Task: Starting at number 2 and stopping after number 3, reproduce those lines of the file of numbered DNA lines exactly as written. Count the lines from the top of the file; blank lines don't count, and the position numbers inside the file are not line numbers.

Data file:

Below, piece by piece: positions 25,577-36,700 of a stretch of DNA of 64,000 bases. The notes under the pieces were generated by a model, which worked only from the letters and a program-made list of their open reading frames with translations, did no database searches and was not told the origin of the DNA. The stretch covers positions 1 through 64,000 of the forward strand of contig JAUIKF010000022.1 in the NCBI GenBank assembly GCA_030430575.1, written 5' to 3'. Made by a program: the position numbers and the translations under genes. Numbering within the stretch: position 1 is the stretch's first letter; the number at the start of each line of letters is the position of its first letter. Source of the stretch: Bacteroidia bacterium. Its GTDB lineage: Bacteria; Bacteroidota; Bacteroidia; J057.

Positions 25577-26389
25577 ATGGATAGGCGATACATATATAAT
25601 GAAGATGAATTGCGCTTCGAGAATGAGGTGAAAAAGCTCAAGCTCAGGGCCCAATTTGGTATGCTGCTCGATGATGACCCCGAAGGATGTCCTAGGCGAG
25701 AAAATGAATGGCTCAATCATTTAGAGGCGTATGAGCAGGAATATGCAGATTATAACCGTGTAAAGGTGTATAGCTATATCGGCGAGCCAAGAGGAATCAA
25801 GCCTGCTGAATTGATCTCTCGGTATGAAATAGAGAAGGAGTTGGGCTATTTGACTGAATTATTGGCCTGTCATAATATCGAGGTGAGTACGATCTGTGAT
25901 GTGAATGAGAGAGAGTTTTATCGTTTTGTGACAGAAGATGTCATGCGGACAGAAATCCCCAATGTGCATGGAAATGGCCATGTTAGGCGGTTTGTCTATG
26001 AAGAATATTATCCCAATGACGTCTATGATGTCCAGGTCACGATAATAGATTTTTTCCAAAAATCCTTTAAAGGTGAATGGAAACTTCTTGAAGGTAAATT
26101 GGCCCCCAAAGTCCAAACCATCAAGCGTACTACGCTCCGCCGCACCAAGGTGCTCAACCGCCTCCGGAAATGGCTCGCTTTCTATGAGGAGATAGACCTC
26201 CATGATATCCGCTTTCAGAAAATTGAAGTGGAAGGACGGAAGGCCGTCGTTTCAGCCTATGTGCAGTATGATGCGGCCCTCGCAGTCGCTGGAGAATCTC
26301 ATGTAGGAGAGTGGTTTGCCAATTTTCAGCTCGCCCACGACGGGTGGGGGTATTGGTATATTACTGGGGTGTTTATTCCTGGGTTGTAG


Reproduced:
Positions 25577-26389
25577 ATGGATAGGCGATACATATATAAT